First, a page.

Alibaba is planning to build a physical shopping center at its Hangzhou, China headquarters, according to MarketWatch.
The five-story brick-and-mortar mall, dubbed "More Mall," is being built on a 40,000-square-meter plot of land and will open in April, according to the article, which cites a local report from linkshop.com.
The mall isn’t Alibaba’s first foray into brick and mortar, which still supplies the bulk of retail sales in China (e-commerce provides 15% of retail sales in China, compared to 8.5% in the U.S.). The Chinese e-commerce giant has already partnered with physical InTime department stores, electronics retailer Suning and offline giant Bailian in China and for the past two years has developed a series of Hema grocery stores in a few cities there.
Alibaba’s increasingly assertive move into physical retail reflects its recently announced "New Retail" strategy, which aims to connect with consumers on all channels. Earlier this summer, executives detailed the company's pivot from a commerce-focused company to one that is interacting with consumers through mobile applications and entertainment services, as well as being driven by big data. Because of that, the company will now refer to "annual active consumers" instead of "annual active buyers" in its reports, according to a June blog post about the company’s investors meeting.
The Chinese company also seems to be creating an e-commerce infrastructure that is more social and interactive, as well as capable of absorbing shopping and data collection in physical retail. CEO Daniel Zhang told investors that the company has essentially grown into an economy unto itself, fueled by Chinese consumers’ comfort with interacting with retailers on mobile. Alibaba’s Taobao marketplace has "already accomplished a successful mobile transition," with 85% of transactions coming from mobile, according to a webcast of the presentation viewed by Retail Dive.
"Taobao… has transformed from a marketplace to a social commerce platform," Zhang said. "Because of the social, because of the fun of discovery, because of the experience exploration… people want to come back again and again and spend so much time with us on our leading Taobao mobile app."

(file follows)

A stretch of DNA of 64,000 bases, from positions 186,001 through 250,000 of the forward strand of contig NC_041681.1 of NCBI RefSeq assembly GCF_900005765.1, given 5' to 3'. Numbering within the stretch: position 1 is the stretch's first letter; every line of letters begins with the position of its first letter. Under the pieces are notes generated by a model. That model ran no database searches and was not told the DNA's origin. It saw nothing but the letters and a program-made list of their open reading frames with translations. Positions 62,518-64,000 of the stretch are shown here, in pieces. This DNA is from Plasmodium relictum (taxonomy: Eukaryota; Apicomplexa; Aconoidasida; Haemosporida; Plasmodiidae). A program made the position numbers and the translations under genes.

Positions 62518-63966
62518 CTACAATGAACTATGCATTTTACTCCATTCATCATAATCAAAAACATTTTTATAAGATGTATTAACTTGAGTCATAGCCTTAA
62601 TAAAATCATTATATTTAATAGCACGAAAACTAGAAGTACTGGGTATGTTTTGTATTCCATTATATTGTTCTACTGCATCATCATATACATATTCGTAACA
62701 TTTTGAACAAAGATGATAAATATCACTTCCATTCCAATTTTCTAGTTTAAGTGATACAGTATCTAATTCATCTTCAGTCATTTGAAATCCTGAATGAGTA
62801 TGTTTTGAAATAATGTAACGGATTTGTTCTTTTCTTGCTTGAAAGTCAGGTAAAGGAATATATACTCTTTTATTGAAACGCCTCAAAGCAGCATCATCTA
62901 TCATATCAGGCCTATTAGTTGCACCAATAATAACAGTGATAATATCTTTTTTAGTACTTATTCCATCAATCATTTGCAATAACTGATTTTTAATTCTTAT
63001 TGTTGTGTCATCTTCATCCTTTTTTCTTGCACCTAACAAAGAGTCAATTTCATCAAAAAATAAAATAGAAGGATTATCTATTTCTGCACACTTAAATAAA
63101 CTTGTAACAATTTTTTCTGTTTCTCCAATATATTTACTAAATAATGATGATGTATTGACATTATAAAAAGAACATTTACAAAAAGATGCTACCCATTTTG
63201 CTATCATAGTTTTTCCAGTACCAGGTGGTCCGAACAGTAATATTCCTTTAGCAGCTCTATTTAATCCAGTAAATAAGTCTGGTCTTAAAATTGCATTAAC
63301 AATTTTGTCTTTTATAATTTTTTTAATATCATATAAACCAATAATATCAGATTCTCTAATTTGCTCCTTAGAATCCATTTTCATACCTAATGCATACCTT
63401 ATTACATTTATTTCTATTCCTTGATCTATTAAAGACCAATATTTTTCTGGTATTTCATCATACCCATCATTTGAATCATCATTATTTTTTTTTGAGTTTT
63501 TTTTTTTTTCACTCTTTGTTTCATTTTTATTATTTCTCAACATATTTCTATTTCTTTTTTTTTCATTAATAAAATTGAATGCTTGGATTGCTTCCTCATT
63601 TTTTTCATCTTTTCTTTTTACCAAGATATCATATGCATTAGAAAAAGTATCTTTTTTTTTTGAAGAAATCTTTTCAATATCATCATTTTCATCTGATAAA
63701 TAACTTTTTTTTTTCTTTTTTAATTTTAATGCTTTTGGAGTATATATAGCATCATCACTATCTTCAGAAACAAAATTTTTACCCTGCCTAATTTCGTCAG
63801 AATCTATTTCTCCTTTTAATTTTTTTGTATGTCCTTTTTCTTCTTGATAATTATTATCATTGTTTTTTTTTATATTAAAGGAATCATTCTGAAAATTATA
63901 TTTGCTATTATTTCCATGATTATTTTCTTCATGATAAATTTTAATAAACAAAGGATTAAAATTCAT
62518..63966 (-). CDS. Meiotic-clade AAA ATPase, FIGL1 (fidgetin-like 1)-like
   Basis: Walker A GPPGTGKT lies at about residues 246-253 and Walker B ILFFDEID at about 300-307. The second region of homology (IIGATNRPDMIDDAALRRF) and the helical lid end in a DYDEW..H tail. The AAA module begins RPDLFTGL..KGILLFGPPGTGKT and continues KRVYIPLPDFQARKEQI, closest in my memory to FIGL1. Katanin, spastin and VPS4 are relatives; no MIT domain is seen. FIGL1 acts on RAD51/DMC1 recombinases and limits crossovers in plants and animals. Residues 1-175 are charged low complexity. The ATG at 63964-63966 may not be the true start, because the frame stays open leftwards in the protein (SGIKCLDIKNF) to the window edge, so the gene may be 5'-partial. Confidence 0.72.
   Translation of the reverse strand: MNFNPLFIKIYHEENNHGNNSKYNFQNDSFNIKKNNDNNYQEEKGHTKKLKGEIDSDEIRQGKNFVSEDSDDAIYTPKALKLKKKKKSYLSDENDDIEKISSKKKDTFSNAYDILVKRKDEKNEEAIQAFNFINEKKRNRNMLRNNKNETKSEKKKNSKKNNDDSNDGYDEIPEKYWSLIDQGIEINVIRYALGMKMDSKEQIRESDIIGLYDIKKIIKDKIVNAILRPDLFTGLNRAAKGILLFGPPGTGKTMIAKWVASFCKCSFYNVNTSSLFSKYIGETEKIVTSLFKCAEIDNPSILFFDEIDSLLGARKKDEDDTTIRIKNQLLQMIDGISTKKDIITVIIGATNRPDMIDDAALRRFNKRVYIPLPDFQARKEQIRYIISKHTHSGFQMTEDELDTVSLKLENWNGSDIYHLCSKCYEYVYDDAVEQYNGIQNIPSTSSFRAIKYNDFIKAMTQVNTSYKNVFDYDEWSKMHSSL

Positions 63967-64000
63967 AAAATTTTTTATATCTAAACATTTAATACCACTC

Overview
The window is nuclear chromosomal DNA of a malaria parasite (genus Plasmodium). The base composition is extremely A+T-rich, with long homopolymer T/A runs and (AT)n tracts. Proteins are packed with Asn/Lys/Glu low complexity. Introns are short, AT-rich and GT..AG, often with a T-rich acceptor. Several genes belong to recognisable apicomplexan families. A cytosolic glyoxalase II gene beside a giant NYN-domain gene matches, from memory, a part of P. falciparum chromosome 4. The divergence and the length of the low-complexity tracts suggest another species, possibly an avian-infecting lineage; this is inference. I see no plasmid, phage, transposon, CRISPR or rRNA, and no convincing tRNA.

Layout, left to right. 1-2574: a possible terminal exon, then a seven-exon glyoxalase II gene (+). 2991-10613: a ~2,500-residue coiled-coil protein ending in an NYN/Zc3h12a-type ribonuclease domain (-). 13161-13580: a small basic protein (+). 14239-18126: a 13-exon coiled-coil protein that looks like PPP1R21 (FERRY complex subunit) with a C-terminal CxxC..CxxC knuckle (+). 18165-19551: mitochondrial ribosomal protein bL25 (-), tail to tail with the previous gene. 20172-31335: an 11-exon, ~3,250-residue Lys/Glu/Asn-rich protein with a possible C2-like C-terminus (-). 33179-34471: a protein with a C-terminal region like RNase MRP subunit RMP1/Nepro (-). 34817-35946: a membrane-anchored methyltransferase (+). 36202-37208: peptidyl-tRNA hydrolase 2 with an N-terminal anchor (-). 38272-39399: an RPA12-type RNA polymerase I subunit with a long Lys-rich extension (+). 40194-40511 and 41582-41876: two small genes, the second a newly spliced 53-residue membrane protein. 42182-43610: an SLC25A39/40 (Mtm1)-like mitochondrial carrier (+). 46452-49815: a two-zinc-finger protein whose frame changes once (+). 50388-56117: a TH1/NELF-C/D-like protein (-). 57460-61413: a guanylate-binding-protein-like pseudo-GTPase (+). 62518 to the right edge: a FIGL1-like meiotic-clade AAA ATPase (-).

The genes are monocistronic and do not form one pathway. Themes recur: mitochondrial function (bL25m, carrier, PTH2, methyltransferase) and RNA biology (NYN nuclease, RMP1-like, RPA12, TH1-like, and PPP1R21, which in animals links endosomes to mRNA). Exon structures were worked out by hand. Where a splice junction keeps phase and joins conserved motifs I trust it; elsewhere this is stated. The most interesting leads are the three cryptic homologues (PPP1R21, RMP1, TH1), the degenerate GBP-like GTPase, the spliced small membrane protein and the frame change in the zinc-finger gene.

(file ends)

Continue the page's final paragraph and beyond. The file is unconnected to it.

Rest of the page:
While Alibaba expects the company’s results to be broken down into segments and data points, that’s not how the company approaches its operations and goals, Alibaba Executive Vice Chairman Joe Tsai said last month. "As an investor, your perspective is how do we put a value on each piece of the business in order to understand the value of the entire company," he said. "But that’s not how our customers look at us. As a platform, the question we need to focus on is how do our businesses work together to create more value for consumers and enterprises than if these units were just stand-alone entities."
Alibaba Group last month said that its June quarter revenue rose 56% year over year to RMB 50.184 billion ($7.403 billion), with core commerce sales rising 58% year-over-year to RMB 43.027 billion ($6.347 billion) and revenue from its cloud computing business rising 96% year-over-year to RMB 2.431 billion ($.359 billion). Annual active consumers on Alibaba’s China retail marketplaces reached 466 million, an increase of 12 million from the 12-month period ended March 31, the company said.